The concept of official development assistance (ODA)–a creation of the post-World War II era–has experienced a series of rapid transformations. While the “donors’ club” initially consisted mostly of a small number of multilaterals and wealthy nations, today’s major players also include countries like Brazil, China, and numerous non-state actors who are part of the new Global Partnership for Effective Development Cooperation. This evolution has required adaptation in the way the international development cooperation is organized and deployed: the strategic priorities in aid; geographic priorities for aid allocation; how assistance should be provided; best practices on value-for-money poverty reduction programs; and what areas should be prioritized. The future ODA is more like an aid ecosystem, with multiple actors and interlocking partnerships creating an open-source development model.
— Suggested Readings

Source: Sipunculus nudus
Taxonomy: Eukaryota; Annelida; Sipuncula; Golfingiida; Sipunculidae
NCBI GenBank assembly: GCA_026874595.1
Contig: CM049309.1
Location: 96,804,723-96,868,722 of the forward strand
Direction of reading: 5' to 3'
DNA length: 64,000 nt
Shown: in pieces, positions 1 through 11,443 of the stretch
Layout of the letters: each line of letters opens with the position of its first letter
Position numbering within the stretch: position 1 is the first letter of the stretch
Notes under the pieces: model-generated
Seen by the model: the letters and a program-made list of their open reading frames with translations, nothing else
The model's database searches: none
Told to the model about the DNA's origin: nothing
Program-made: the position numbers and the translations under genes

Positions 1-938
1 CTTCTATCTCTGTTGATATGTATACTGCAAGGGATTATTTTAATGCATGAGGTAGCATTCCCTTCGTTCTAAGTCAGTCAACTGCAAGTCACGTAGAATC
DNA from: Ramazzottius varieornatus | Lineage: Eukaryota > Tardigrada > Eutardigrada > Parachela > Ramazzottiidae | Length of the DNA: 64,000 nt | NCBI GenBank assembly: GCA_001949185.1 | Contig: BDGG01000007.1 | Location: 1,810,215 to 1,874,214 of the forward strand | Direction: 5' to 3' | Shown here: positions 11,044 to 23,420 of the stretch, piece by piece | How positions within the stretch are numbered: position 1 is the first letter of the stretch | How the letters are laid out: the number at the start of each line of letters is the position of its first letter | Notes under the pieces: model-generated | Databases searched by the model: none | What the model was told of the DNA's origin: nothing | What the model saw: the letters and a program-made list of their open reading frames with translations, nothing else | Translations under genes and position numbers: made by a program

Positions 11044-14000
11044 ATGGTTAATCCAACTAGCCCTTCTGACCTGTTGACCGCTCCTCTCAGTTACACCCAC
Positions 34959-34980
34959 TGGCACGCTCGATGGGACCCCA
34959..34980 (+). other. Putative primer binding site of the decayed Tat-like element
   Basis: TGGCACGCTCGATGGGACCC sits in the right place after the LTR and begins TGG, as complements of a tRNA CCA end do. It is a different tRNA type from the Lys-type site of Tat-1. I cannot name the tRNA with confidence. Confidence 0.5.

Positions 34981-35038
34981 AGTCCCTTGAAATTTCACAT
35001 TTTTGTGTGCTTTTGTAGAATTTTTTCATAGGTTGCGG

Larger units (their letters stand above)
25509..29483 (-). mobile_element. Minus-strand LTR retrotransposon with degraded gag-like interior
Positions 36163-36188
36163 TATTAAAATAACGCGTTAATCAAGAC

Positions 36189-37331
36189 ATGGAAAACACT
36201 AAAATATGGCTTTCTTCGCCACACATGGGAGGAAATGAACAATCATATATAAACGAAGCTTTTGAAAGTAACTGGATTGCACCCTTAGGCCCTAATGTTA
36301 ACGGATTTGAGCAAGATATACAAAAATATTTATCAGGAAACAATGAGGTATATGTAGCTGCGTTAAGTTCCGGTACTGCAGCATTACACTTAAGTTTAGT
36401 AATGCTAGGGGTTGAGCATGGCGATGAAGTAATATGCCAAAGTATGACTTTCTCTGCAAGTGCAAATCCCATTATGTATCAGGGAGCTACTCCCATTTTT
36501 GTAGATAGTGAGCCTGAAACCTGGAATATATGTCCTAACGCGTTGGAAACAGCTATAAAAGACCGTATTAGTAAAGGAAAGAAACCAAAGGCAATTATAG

Brown, William Y., et al. (2012). Rio+20: Coalitions Driving Bottom-Up Change. Washington, DC: The Brookings Institution.
Chaturvedi, Sachin, Thomas Fues and Elizabeth Sidiropoulos (eds.) (2012). Development Cooperation and Emerging Powers: New Partners or Old Patterns? London and New York: Zed Books.
Kharas, Homi, Koji Makino and Woojin Jung (eds.) (2011). Catalyzing Development: A New Vision for Aid. Washington, DC: Brookings Institution Press.
VIDEO: The Future of Development Thought @ IEA 2014: Development Assistance — Homi Kharas. International Economics Conference, Jordan. [English, 11:08 minutes.]